I’ve had dealings with our special education director with me as a teacher and then as a parent. I can honestly say that I’ve never seen anyone who works harder, with more dedication and under more stressful conditions than this woman. I was acquainted with her when I was a para and she was an EBD teacher and she was hard enough working and talented back then doing one of the hardest teaching jobs that exists in special education. Over the years, as parent and teacher I can say that I have not always agreed with everything she’s done but I always felt I got a fair hearing. As much as she already has going on, she always takes the time needed in order to listen to what people are saying. Always. She was perfectly willing to address and present to the local autism support group which can often be akin to walking into a den of momma bears. She has totally supported local parent advocacy groups and their activities and events. Her level of dedication and effort to special education is unmatched by anyone I’ve ever met. And I’ve been around some hard working people!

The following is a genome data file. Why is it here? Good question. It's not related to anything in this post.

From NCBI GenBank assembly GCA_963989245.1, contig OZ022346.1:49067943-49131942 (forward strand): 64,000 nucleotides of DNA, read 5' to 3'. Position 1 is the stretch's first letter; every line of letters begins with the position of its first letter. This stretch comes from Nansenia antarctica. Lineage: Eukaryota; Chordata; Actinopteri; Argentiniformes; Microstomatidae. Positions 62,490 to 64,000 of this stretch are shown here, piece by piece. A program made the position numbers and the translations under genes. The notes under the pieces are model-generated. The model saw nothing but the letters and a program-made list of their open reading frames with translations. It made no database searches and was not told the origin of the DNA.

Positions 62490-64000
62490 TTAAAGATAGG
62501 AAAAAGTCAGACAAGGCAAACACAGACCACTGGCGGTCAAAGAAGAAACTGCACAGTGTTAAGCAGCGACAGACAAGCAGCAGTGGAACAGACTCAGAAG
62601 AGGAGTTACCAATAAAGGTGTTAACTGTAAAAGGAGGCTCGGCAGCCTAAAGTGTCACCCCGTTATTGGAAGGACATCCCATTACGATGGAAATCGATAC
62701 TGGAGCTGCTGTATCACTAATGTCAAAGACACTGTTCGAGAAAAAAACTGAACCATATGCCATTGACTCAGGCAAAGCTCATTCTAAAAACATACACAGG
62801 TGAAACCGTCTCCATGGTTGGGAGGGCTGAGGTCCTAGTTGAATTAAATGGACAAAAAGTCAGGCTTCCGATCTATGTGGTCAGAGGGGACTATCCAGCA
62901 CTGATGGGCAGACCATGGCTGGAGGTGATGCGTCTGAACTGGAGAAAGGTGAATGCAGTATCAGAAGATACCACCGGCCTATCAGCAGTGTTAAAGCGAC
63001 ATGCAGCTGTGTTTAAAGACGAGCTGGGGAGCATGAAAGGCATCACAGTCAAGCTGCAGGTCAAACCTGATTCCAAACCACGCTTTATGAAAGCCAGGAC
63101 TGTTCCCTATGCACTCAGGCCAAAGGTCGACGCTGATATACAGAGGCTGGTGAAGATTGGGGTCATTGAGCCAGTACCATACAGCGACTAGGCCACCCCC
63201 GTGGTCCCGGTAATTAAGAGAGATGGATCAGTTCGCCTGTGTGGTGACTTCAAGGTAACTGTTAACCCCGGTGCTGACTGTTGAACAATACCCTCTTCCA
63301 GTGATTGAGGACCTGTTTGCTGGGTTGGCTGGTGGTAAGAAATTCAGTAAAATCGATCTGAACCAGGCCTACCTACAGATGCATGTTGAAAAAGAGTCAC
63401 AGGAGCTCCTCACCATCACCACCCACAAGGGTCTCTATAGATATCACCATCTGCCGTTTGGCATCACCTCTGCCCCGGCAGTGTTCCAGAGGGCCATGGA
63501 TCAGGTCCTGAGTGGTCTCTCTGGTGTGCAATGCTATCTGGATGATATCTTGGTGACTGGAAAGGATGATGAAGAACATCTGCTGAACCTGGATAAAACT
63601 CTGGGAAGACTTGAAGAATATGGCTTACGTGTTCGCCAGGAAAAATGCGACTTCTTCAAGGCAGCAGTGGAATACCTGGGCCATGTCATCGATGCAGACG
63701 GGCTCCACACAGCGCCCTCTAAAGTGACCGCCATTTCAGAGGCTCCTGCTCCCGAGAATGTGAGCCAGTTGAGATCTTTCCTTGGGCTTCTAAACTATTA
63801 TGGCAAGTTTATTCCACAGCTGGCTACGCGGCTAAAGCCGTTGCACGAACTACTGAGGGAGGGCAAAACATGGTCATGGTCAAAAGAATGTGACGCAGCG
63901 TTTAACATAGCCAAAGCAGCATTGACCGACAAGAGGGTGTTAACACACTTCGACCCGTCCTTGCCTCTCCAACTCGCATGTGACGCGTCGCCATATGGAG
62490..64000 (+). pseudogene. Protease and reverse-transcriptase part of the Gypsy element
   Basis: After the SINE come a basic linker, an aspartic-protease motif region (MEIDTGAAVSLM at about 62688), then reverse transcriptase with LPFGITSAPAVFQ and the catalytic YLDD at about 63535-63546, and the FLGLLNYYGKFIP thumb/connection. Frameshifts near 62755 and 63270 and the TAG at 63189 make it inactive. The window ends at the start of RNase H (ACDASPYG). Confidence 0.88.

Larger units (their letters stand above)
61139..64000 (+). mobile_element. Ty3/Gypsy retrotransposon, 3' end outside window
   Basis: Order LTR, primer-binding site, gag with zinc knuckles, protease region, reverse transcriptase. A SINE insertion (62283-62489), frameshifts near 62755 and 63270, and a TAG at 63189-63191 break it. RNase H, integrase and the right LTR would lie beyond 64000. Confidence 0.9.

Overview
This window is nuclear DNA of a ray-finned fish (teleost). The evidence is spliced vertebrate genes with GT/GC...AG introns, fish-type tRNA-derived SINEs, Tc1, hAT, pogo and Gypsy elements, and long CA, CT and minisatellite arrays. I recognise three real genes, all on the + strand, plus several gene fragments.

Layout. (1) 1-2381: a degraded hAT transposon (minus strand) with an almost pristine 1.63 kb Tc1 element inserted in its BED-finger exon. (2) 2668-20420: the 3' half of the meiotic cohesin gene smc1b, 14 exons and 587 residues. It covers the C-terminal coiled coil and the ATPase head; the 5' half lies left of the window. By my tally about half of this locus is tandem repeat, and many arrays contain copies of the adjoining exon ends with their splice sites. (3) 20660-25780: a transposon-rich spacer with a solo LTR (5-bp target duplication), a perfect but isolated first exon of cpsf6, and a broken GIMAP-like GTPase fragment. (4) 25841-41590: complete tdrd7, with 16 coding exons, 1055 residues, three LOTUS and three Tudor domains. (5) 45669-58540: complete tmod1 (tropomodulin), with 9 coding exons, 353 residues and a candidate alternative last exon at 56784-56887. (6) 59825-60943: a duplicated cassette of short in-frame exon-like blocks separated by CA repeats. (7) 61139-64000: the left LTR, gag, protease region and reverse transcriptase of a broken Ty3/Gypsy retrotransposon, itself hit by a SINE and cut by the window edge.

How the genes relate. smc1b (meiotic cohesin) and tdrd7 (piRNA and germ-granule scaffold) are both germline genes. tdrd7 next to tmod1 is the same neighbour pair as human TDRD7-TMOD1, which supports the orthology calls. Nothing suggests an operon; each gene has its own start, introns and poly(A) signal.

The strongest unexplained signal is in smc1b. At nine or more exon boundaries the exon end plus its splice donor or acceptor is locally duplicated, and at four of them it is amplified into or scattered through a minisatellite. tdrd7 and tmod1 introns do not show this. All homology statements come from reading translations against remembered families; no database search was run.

So while my video had a rather snarky tone to it, it was not meant to paint my own special ed director in a bad light. It was more along the lines of “Welcome to Life as a Special Education Teacher!” In this business, a sense of humor is pretty crucial to maintaining some semblance of sanity.

On that note, y’all can quite bugging her about the teacher who is blogging and making videos. I did let her know about them fairly early on in the process and have not tried to hide any of these activities from her or anyone else. However I’m going to address the specifics of the video project in another post.

Good luck to everyone else who is wrapping up GAA’s – only about a month to go!

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2 Responses to “Get to Know Your Director of Special Education”

  1. Gay Pelaez February 7, 2009 at 8:09 pm #

    I am just finishing my 7th portfolio of the year. The amazing thing is that I just received a new student and man is his portfolio fiction (from his previous school)…they sent me the first collection, now I am working on his second collection. It appears that EVERYTHING was done by the teacher (most all work is work samples). Well, my rebellion is that the people who score this thing are going to see how much this kid regressed from the first collection period!! What I send in will be what he can truely do, which is, by the way, not much!!!